How developers can turn multi-cloud complexity into a data advantage
Multi-cloud is quickly going from a niche possibility to a business necessity.
IDC’s recent Cloud Pulse survey showed an increasing number of organisations across Australia are using multi-cloud to address the business and technology challenges of the pandemic.
According to the analyst firm, over the last year, Australian organisations have been at the forefront of regional cloud adoption and infrastructure transformation across all sectors.
There are many reasons why organisations end up in a multi-cloud state: the desire to add flexibility, avoid vendor lock-in, find the most cost-effective platforms to support certain workloads, or gain access to specific tools, integrations or differences in regional performance and pricing. There’s also the accidental sprawl that happens in big organisations with acquisitions and siloed teams often working on a variety of platforms.
A successful multi-cloud strategy is one where a business can be run seamlessly across multiple cloud providers to achieve more availability, access to more services, improve customer experience and deliver better business continuity.
So, typically company X could use cloud A for infrastructure, cloud B for analytics and ML, and cloud C for data localisation in a region.
Developers can’t afford to turn their eyes away from multi-cloud. They have an obligation and opportunity to understand how they can take advantage of this megatrend. However, the multi-cloud approach does come with its challenges.
What organisations need from a multi-cloud perspective is to build an application or a microservice, and either be able to run it from anywhere or to run it in a specific cloud to take advantage of specific services.
While technologies like kubernetes and Terraform have made some elements of multi-cloud more manageable, particularly at the application layer, the data layer is a whole different story.
For many organisations and developers, multi-cloud often leads to data ending up siloed between different transactional, analytical and search systems. This is further complicated by data’s tendency to get caught with a particular cloud provider, the dreaded data gravity.
As a result, developing across multi-cloud often means:
More work: To migrate or duplicate any data from one cloud provider to another, developers have to create and maintain bespoke processes.
Living in hope: If one cloud region goes down, failing over to another is not seamless and results in slower experiences for all.
Incompatible operations: It’s difficult to secure, monitor, maintain and govern access across multiple clouds.
The need to rewrite the majority of application code for each cloud: And even then, datasets can remain siloed. This slows developers down, forcing them to focus on the infrastructure rather than the applications or data.
Legacy systems haven’t been designed to work seamlessly across multi-cloud platforms and the proprietary cloud services are, by design, tied to a single provider.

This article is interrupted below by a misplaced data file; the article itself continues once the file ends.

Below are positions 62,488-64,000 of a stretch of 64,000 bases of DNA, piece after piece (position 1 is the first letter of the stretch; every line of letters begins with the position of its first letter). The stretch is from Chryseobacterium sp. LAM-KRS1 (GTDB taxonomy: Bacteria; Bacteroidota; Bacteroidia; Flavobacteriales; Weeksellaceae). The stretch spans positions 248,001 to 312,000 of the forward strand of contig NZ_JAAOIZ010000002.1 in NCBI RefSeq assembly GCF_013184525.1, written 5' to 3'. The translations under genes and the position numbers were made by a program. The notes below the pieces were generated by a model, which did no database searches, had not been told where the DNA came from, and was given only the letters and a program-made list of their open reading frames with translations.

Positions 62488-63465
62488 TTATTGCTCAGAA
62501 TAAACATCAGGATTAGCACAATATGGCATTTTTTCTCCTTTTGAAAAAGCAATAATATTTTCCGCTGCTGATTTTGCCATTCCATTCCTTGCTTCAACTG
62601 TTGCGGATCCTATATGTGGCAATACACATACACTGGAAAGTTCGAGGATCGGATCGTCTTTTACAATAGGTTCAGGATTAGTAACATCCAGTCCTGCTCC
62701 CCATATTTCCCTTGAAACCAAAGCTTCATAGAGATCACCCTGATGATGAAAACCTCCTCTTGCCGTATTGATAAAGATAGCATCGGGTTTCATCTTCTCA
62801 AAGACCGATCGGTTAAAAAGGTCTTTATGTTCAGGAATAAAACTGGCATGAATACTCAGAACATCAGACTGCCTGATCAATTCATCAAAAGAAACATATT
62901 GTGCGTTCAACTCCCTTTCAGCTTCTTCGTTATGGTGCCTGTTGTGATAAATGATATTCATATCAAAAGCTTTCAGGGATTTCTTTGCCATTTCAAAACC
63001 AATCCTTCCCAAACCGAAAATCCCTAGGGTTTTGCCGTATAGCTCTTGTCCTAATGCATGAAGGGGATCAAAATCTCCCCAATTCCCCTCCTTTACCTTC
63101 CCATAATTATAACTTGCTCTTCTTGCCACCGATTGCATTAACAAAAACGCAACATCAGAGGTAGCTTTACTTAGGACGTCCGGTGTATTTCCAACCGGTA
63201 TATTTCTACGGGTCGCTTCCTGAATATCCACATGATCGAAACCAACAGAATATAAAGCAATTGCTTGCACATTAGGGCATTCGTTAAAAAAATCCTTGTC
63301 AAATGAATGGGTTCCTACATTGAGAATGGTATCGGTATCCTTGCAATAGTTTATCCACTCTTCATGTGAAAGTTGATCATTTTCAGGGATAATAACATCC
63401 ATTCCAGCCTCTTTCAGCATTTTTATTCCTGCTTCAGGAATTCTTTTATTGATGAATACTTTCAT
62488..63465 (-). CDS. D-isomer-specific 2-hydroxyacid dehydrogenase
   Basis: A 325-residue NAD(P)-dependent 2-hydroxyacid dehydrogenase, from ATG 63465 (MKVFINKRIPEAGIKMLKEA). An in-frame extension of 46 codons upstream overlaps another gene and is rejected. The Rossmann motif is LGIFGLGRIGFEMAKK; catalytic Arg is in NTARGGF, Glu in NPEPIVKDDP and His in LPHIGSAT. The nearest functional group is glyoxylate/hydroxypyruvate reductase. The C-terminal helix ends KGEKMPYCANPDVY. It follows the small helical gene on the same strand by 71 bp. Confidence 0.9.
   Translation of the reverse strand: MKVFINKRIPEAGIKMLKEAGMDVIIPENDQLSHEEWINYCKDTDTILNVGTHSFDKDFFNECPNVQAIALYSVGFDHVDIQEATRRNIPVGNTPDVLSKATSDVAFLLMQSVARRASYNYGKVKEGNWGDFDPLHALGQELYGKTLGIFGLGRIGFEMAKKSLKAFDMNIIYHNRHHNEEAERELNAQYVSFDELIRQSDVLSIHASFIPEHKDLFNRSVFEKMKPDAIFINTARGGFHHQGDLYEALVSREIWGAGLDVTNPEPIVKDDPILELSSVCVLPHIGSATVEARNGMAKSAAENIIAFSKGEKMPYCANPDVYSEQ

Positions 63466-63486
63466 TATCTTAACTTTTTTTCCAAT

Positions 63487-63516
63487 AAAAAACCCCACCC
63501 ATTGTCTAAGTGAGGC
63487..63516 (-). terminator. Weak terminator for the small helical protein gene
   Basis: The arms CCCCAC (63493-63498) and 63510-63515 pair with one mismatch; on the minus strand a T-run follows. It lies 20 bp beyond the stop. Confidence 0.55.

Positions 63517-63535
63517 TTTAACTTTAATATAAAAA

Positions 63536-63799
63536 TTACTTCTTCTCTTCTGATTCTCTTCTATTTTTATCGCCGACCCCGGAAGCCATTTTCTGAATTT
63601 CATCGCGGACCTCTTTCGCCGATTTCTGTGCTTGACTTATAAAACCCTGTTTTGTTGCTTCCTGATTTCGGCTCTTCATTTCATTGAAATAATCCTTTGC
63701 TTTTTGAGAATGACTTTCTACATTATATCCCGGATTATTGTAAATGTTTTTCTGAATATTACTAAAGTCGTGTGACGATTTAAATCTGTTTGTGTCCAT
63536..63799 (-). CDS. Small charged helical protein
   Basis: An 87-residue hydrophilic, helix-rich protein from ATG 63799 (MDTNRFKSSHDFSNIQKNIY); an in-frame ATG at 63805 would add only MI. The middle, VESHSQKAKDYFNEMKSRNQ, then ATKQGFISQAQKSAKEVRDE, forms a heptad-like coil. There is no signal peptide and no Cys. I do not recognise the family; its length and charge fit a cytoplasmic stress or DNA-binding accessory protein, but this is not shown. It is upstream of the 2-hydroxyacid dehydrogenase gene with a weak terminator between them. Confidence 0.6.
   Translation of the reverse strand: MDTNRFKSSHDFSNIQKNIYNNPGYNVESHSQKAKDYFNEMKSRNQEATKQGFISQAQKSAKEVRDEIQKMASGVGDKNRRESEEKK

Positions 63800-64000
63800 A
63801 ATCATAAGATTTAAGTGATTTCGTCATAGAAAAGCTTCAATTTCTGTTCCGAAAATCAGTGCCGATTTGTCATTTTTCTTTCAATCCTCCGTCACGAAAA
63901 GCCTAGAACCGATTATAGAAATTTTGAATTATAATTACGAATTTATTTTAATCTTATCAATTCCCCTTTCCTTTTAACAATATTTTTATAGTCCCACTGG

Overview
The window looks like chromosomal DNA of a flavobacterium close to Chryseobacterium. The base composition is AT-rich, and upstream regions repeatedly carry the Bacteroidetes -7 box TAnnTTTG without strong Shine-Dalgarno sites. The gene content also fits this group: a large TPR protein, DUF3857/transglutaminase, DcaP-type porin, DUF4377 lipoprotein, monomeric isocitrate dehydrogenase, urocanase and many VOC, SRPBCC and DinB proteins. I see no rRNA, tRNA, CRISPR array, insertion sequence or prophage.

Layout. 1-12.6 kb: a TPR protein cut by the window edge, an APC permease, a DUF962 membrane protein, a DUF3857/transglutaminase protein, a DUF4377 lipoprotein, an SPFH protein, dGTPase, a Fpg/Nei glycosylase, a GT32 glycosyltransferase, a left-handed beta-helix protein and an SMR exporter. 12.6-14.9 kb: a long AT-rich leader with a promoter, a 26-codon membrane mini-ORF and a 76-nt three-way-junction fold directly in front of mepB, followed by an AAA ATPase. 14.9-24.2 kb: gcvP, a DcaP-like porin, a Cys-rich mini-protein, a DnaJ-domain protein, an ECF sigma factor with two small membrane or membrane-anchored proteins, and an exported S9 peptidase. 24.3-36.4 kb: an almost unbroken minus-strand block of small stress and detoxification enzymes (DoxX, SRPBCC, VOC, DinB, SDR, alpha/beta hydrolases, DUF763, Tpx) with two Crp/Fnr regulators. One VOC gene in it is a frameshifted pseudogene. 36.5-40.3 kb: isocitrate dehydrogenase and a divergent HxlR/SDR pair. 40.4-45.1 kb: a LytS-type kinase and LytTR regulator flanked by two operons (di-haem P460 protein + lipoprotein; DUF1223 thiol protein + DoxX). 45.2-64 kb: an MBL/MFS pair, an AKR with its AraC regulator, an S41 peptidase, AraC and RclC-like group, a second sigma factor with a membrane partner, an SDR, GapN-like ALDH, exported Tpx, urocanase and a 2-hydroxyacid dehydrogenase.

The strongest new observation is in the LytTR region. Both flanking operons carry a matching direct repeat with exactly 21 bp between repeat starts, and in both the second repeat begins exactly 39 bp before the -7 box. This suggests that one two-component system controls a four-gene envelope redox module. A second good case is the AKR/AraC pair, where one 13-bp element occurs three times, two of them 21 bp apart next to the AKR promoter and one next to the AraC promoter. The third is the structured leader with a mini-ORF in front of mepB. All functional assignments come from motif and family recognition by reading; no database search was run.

Organisations today need to rethink their approach and turn to native multi-cloud infrastructures and databases which are designed specifically for those complex environments. A native multi-cloud approach empowers developers to turn multi-cloud from a hindrance into a data advantage.
For example, Australia’s leading ticket distributor, Ticketek, can handle up to 300,000 ticket sales in less than 30 minutes. It has data in various regions across AWS and Google Cloud, as well as a secondary ticketing platform that runs in Google Cloud’s Sydney region.
Imagine taking a modern application like this one a step further and deploying a single data layer across AWS, Google Cloud and Azure at the same time. All without the deployment and interoperability hassles. It’s possible.
Multi-cloud, a data ally
Organisations such as Ticketek, and many others, have found an effective way to thrive in multi-cloud environments. But how?
First, you need to find the right data layer. For most organisations that means a database as a service (DBaaS) that has three key features. First, it abstracts away underlying software, infrastructure and management. Second, the DBaaS uses a developer-centric data model which can handle any data type and easily deploy new functionality. Third, it’s the obvious one: the database as a service must be platform agnostic, so you can deploy anywhere, anytime.
If you can get that right and find a platform with native multi-cloud capabilities then development teams benefit in a number of key ways. These include:
- Pick and mix the best tools across clouds, which is not only a preferred way to work but also gives organisations enough flexibility to accommodate their customers’ preferred cloud provider/s.
- Expand apps globally with high availability and low latency.
- Distribute data across more regions and sleep better at night knowing resilience and recovery is built in.
- Satisfy local data sovereignty requirements, especially for organisations working with regions covered by only one cloud provider (ie, AWS in Australia, Azure in India, Google Cloud in Japan).
- Benefit from portability with the easy migration of apps from one cloud to another in any situation.
If Australian organisations want to stay at the forefront of their industries and truly reap the benefits of multi-cloud environments, they need to empower their tech teams with the right platforms that are fit for purpose. This means allowing developers to build once, host anywhere, anytime.
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